CUPE Ontario marks the UN International Day of Persons with Disabilities (IDPD) on December 3 in acknowledgment of the myriad achievements of people with disabilities, as we work in solidarity to break down barriers to disability justice in workplaces and communities across the province. The day is also an important reminder of our collective obligation to ensure that the necessary accommodations and elements are in place to give everyone the opportunity to participate fully in all aspects of society.

These twin recognitions sum up the work of CUPE Ontario’s Workers with Disabilities Committee, whose members are leaders in our union, ensuring inclusion for workers with disabilities, making it possible for all CUPE members in our province to have their say in safe, inclusive environments, and promoting universal access and universal design in recognition of the rights of persons with disabilities.

CUPE Ontario is also proud to represent CUPE members who support people with disabilities. Through their work and dedication, these members provide the high-quality and public services that make a difference every day in the lives of the individuals they support. Our members know that their own fight for well paid, secure and safe jobs is the foundation for ensuring high-quality services for people with disabilities.

This IDPD lets us also remind ourselves of the shameful record of the Ford Conservatives on disability issues, like the proposed discriminatory practices of their draft Clinical Triage Protocol. Had it not been for the vigilance and outcry of disability rights activists, people with disabilities would have denied critical health care during the pandemic. It’s time too to demand a fully funded and enforced Accessibility for Ontarians with Disabilities Act (AODA) – legislation that has been on the books for nearly 20 years, but which successive governments have failed to resource sufficiently, leaving standards woefully under-enforced. Most recently, we have the example of Doug Ford’s government rushing through housing legislation that omits the assurance of built-in accessibility for all. These breaches of fundamental rights are just some of the many ways that Ontario’s Conservative government is failing people with disabilities, just has it continues to fail so many of our communities.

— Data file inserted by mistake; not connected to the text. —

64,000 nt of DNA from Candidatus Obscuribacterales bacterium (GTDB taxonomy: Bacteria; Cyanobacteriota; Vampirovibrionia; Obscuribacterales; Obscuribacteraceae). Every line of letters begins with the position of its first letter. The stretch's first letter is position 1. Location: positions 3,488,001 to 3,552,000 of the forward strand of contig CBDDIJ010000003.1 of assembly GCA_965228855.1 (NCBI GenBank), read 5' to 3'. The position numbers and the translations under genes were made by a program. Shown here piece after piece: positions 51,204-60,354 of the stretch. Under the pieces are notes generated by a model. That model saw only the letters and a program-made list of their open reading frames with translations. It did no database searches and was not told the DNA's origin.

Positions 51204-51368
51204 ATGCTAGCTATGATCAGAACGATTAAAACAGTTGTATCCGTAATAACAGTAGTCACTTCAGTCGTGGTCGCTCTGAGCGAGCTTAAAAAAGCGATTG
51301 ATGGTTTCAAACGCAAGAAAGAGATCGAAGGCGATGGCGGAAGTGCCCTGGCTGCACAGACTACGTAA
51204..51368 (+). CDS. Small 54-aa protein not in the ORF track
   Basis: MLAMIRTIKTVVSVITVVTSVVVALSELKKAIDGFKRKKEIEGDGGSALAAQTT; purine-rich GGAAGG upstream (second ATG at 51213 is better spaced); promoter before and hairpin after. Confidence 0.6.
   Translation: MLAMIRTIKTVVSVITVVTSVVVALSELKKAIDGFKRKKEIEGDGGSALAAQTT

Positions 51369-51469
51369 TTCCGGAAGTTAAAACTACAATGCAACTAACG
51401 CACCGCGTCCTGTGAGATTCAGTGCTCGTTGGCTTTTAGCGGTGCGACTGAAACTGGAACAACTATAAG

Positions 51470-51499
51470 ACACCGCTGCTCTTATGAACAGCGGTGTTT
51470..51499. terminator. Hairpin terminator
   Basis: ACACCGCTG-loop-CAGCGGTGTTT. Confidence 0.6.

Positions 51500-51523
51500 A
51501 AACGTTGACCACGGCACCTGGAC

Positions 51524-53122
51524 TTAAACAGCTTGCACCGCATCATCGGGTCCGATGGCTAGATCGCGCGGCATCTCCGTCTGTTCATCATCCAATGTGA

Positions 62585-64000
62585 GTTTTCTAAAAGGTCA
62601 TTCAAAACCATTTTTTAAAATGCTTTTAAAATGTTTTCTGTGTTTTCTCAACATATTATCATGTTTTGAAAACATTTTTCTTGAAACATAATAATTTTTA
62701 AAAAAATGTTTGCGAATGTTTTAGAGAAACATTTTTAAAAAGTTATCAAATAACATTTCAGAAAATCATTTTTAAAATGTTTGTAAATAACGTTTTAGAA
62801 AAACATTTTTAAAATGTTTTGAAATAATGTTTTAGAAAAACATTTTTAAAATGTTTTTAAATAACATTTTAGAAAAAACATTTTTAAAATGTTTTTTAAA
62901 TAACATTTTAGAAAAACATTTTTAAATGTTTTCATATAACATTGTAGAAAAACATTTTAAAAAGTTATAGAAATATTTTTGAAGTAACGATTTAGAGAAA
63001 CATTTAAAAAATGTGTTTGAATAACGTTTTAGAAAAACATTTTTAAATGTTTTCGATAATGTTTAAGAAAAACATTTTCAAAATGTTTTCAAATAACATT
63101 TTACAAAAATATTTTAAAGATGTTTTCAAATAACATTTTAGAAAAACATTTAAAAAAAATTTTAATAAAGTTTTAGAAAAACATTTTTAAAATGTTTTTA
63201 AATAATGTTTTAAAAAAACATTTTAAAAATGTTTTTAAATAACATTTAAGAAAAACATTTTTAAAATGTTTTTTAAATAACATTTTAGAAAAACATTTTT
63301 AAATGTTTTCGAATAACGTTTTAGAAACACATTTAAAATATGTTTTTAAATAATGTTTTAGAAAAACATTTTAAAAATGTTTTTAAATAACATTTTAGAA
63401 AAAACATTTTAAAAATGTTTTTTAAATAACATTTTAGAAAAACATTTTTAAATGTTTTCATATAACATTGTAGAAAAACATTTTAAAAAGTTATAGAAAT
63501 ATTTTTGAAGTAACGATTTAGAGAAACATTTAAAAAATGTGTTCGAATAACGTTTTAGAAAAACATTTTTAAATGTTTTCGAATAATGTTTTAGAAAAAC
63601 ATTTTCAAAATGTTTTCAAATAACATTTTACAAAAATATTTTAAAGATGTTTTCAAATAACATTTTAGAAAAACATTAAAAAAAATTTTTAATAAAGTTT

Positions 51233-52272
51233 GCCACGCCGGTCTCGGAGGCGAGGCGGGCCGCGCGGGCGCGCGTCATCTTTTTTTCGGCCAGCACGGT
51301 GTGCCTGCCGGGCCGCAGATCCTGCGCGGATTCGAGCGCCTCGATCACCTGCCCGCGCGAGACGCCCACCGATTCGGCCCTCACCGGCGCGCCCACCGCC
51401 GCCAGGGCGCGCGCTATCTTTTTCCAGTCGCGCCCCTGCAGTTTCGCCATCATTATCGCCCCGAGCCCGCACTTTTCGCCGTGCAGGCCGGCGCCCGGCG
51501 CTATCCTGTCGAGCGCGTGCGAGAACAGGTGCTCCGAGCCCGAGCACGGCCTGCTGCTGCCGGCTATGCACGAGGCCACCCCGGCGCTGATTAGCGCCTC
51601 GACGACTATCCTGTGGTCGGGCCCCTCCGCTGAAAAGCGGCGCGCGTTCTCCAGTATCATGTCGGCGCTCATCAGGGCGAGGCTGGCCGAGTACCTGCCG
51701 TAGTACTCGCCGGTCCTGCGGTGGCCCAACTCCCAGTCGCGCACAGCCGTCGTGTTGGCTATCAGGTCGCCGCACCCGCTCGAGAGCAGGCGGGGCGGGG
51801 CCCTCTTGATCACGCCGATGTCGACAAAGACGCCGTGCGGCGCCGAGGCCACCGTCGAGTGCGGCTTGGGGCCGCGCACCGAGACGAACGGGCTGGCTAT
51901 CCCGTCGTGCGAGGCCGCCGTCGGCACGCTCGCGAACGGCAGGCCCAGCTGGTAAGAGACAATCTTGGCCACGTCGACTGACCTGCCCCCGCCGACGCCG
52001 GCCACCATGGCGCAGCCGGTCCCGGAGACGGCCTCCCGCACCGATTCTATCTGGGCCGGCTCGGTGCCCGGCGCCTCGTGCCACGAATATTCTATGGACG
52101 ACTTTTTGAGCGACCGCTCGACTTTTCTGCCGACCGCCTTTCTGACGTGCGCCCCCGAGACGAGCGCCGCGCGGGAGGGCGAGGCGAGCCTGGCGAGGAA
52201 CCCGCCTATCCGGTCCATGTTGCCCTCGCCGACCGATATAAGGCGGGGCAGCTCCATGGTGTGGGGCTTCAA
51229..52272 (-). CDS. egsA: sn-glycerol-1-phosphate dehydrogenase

The neglect and disrespect from the provincial government toward persons with disabilities only serve to increase CUPE Ontario’s resolve to work alongside allies and advocates to advance the cause of disability justice. We encourage all CUPE locals to incorporate disability rights into their bargaining and use the range of materials from CUPE as powerful tools for advocating for the rights of people with disabilities.

Working together in the coalition of advocates and allies for disability rights is our best way of ensuring that no one is left behind.